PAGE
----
On August 11, 2016, the FCC released long awaited behavioral rules and definitions clarifying Congress' newly passed exemption for calls relating to government-backed debts. As part of Congress' 2015 Bipartisan Budget Act, they wrote themselves (the government) a TCPA exemption from a number of the autodialer and consent rules, including the rule requiring express consent for the calling of cell phones on an autodialer. As part of that exemption, Congress ordered the FCC to write behavioral rules to further define and flesh out the new statutory exemption. Congress gave the FCC a deadline of 9 months from the passing of the legislation containing the exemption. Earlier this month, the FCC released a 66-page Order containing the new rules. The FCC has a mandate to create administrative regulations and orders to interpret and clarify the TCPA. Among other things, the August 11 Order: defines the meaning of "covered calls;" defines "solely to collect a debt;" provides limits on the volume of exempt calls; provides time of day ("curfew") rules; clarified that the calls may be made by the creditor or its contractor; and provides opt-out rights and affirmative disclosure requirements. Government contractors who call on delinquent government-backed debt, such as certain student loans and mortgages, for example, should carefully review this Order to determine if they are affected. Covered contractors may safely take advantage of this exemption so long as the follow the new behavioral rules. Interestingly however, some of the Order's provisions are contradictory to a recent FCC Declaratory Ruling exempting the government and its authorized agents from the TCPA in an even broader way. The July, 2016 Broadnet ruling appears to have provided greater rights for government callers generally and it is not yet certain how the two FCC actions may be reconciled.
On August 4, 2016, the FCC issued a declaratory ruling in response to petitions from Blackboard, Inc., as well as a joint petition by Edison Electric Institute and the American Gas Association. Both petitions sought clarifications on the already existing "emergency purposes" exemption in the TCPA. The FCC's order clarifies that schools may lawfully make robocalls and send texts to student family wireless phones pursuant to an “emergency purpose” exception or with prior express consent without violating the TCPA. They also clarified that utilities may make robocalls and send texts to customers about matters closely related to the utility service, such as a service outage or warning about potential service interruptions due to severe weather conditions, because their customers provided consent to receive these calls and texts when they gave their phone numbers to the utility company.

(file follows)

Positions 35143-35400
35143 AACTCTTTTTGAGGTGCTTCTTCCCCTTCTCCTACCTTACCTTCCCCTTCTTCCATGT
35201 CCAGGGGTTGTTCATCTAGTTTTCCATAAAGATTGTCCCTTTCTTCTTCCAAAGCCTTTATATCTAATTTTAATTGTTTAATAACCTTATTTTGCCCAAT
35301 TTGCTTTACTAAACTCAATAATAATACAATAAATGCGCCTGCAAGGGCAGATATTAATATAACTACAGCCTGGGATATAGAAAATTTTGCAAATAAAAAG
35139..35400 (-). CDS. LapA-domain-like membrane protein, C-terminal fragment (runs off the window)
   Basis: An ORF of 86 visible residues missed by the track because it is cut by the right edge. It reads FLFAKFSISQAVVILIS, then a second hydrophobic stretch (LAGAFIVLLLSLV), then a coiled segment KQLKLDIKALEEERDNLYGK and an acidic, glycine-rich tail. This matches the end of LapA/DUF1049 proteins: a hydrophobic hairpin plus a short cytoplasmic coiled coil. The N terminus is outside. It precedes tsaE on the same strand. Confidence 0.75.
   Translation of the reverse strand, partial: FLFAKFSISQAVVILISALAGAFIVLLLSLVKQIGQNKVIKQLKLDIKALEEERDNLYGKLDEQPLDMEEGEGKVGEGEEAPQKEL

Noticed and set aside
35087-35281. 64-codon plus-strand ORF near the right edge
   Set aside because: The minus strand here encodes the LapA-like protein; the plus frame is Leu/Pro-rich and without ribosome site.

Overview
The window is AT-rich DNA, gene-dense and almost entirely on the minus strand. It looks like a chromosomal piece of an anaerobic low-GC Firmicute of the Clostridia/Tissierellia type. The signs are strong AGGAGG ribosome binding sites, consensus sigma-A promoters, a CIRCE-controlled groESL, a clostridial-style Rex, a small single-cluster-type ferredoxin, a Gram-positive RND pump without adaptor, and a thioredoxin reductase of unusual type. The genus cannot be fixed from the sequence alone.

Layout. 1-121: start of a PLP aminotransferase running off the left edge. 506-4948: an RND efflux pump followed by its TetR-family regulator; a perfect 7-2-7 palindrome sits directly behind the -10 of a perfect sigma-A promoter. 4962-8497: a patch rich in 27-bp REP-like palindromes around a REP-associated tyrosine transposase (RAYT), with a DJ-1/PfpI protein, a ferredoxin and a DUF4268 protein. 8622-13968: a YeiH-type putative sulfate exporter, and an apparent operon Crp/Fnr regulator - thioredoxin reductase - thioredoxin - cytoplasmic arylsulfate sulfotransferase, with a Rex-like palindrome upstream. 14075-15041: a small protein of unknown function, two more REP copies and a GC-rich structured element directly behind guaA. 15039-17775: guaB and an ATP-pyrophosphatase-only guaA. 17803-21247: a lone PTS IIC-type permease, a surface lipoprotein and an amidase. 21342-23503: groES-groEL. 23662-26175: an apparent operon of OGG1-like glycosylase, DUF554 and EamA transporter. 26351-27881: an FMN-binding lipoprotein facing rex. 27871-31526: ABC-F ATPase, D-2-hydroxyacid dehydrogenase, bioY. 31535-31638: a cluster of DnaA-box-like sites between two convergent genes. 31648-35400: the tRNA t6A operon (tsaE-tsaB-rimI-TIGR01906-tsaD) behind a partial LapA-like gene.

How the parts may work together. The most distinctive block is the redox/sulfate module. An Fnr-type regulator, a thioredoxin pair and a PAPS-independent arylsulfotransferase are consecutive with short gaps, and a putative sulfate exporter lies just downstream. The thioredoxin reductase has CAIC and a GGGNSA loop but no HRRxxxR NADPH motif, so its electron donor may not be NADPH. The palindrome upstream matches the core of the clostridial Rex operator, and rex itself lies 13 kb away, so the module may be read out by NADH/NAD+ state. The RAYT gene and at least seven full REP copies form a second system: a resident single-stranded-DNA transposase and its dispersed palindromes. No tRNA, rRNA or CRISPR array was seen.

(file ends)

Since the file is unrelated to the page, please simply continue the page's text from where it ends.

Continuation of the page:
On July 5, the FCC released a 23 page Declaratory Ruling further interpreting the new government TCPA exemption passed by congress as part of their recent bipartisan budget act. The FCC clarified that the TCPA, including its wireless and autodialer prohibitions, does not apply to calls made by or on behalf of the federal government in the conduct of official government business, except when a call made by a private contractor does not comply with the government's instructions. This means that authorized contractors may invoke the government's exemption unless they act beyond their authorization. The TCPA will continue to apply to activities that are not truly governmental, such as political campaigning, for example. The declaratory ruling was made in response to the petitions of 3 entities: the National Employment Network Association, Broadnet Teleservices and RTI International. All 3 petitions requested clarifications regarding the government exemption and all were granted in part.